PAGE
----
Great advice. Let’s now shift to the main part of our discussion. As you know Google and other search engines constantly update their search algorithms. Today, do you believe that Search Engine Optimization (SEO) is still an important part of any long-term marketing plan? Can you explain why?

Yes, absolutely because consumers have been trained to go to Google first when they start their search. Great content with a highly connected back end all help our domain authority and increases our search position. However, the fight for SEO real estate is real. Google-controlled content and ad space are increasing, and organic search results are showing up further down the page.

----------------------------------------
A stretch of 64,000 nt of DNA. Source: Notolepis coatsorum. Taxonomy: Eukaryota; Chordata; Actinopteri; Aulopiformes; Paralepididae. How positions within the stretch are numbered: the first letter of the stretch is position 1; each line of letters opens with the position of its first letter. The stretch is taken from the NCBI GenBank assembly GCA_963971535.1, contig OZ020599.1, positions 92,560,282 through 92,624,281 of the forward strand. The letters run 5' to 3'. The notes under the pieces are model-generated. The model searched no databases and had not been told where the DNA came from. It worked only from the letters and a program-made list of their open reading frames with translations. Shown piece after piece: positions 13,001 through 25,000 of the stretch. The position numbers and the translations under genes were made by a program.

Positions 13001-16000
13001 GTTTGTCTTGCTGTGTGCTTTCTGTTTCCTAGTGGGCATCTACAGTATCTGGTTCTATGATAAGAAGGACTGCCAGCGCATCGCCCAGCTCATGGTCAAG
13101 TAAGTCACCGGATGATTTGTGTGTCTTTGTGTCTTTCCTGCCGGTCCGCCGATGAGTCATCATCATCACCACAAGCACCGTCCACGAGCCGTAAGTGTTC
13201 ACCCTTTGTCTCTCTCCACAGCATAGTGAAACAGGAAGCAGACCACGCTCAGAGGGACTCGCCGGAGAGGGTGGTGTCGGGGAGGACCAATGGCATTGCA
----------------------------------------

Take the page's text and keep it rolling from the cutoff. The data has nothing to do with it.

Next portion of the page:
So yes, Google is always changing their algorithm and in many ways, making it more difficult to drive organic traffic back to your site. That said, there is still a lot of opportunities to use SEO as a direct marketing channel and also as a supplemental effort on top of other efforts, so it’s well worth incorporating into your long term strategy. Any business already doing some version of content marketing should consider optimizing at least some of that content for SEO. From the start of the content creation process, SEO tactics around keyword research can be incredibly helpful in understanding what topics people are interested in and what topics require content to help answer. Armed with that information, you can be more confident that any marketing campaign you run (email, paid, social, etc) will have an established audience.